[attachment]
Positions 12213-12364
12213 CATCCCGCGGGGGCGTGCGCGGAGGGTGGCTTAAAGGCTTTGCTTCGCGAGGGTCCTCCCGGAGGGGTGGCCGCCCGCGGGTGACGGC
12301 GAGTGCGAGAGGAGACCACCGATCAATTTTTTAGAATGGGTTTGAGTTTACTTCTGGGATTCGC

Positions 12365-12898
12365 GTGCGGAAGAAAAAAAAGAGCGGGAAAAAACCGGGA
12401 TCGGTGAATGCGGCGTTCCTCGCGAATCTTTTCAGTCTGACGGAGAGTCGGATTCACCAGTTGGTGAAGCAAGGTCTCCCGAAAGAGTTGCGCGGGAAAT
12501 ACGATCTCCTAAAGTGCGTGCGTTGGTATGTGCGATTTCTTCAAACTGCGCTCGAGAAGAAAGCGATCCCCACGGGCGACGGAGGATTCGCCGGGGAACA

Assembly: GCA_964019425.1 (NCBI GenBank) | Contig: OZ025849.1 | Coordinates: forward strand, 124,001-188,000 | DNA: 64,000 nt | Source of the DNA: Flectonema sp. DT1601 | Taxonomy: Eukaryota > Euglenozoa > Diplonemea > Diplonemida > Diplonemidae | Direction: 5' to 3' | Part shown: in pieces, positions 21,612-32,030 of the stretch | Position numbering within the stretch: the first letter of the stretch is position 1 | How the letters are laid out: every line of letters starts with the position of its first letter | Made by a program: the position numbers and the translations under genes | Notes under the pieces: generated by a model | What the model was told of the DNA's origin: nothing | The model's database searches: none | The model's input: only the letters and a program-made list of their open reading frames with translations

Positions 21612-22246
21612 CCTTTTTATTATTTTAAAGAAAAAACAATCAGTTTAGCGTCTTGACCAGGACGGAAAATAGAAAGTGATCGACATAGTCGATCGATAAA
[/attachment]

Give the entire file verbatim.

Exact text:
Positions 12213-12364
12213 CATCCCGCGGGGGCGTGCGCGGAGGGTGGCTTAAAGGCTTTGCTTCGCGAGGGTCCTCCCGGAGGGGTGGCCGCCCGCGGGTGACGGC
12301 GAGTGCGAGAGGAGACCACCGATCAATTTTTTAGAATGGGTTTGAGTTTACTTCTGGGATTCGC

Positions 12365-12898
12365 GTGCGGAAGAAAAAAAAGAGCGGGAAAAAACCGGGA
12401 TCGGTGAATGCGGCGTTCCTCGCGAATCTTTTCAGTCTGACGGAGAGTCGGATTCACCAGTTGGTGAAGCAAGGTCTCCCGAAAGAGTTGCGCGGGAAAT
12501 ACGATCTCCTAAAGTGCGTGCGTTGGTATGTGCGATTTCTTCAAACTGCGCTCGAGAAGAAAGCGATCCCCACGGGCGACGGAGGATTCGCCGGGGAACA

Assembly: GCA_964019425.1 (NCBI GenBank) | Contig: OZ025849.1 | Coordinates: forward strand, 124,001-188,000 | DNA: 64,000 nt | Source of the DNA: Flectonema sp. DT1601 | Taxonomy: Eukaryota > Euglenozoa > Diplonemea > Diplonemida > Diplonemidae | Direction: 5' to 3' | Part shown: in pieces, positions 21,612-32,030 of the stretch | Position numbering within the stretch: the first letter of the stretch is position 1 | How the letters are laid out: every line of letters starts with the position of its first letter | Made by a program: the position numbers and the translations under genes | Notes under the pieces: generated by a model | What the model was told of the DNA's origin: nothing | The model's database searches: none | The model's input: only the letters and a program-made list of their open reading frames with translations

Positions 21612-22246
21612 CCTTTTTATTATTTTAAAGAAAAAACAATCAGTTTAGCGTCTTGACCAGGACGGAAAATAGAAAGTGATCGACATAGTCGATCGATAAA